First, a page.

2019 Yukon Quest - Fairbanks

Eureka musher Brent Sass, winner of the 2019 Yukon Quest International Sled Dog Race, smiles during a post-race interview Feb. 11. Ten mushers, including Sass, paid the $2,000 registration fee Saturday for the 2020 Yukon Quest International Sled Dog Race, which begins Feb. 1 in Fairbanks. Sign-ups continue through Jan. 3.

Robin Wood/News-Mine file photo

in downtown Fairbanks. Sass won the race — which started in Whitehorse, Yukon — in a little more than nine days. Feb. 11, 2019.

Sign-ups for the 37th Yukon Quest 1,000-Mile International Sled Dog Race began Saturday, Aug. 3, with mushers registering on both ends of the trail in the Quest offices in Fairbanks and in Whitehorse, Yukon.

The 1,000-mile journey, which alternates starting between Fairbanks and Whitehorse each year, begins Feb. 1, 2020, in Fairbanks.

Ten mushers, including two rookies, signed up for the 2020 Quest and 10 more signed up for the YQ300, a 300-mile race that follows the first 300 miles of the Quest route. The YQ300 serves as a qualifying race for the Quest and the Iditarod. 

Among the 1000-mile Quest registrants is defending champion Brent Sass. Sass was the first to register in the Fairbanks office. Twins Lori and Louve Tweddell signed up in the Whitehorse office and make up the field’s rookie duo. The two will be embarking on the 1,000-mile international journey with a film crew.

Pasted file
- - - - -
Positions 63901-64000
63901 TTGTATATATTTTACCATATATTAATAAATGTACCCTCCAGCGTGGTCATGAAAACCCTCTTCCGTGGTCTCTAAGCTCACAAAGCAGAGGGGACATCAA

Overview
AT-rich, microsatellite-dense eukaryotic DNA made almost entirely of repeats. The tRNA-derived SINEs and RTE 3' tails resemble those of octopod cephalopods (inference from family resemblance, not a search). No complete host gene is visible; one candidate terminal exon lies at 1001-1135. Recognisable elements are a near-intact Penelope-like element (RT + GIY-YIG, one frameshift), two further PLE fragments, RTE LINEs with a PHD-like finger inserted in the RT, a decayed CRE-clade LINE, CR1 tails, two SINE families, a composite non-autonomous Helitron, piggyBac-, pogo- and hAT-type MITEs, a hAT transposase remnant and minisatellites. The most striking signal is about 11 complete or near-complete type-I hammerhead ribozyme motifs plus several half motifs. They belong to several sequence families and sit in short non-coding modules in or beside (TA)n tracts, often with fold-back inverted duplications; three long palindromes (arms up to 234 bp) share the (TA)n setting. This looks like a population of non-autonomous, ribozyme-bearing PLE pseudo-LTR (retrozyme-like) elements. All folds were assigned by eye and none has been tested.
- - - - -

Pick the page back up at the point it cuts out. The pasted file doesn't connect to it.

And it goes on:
The Quest is one of three 1,000-mile sled dog races in the world. The other two are the Iditarod and the Finnmarksløpet in Norway.

“It’s a nine- to 14-day adventure, which is totally supported with a team of 18 vets and probably 50 logistics people, officials, pilots,” Alaska Executive Director Marti Steury said about the race. “And basically the teams pack up their sleds and carry enough gear to go from point A to point B and there’s nine points in between.

“One of the things that we do with (dogs) that is just a joy and a privilege is we challenge ourselves by doing long trail trips and that is what these races are. There are a lot of serious competitors, there’s a lot of people that want to do this for the experience and there’s a lot of people that just want to share the time on the trail with their dogs.”

The registration period for the Quest lasts until Jan. 3, but after Nov. 30, 2019, an additional $500 late fee is added to the $2,000 registration cost.

Contact News-Miner sports writer Laura Stickells at 459-7530. Follow her on Twitter: @FDNMSports.

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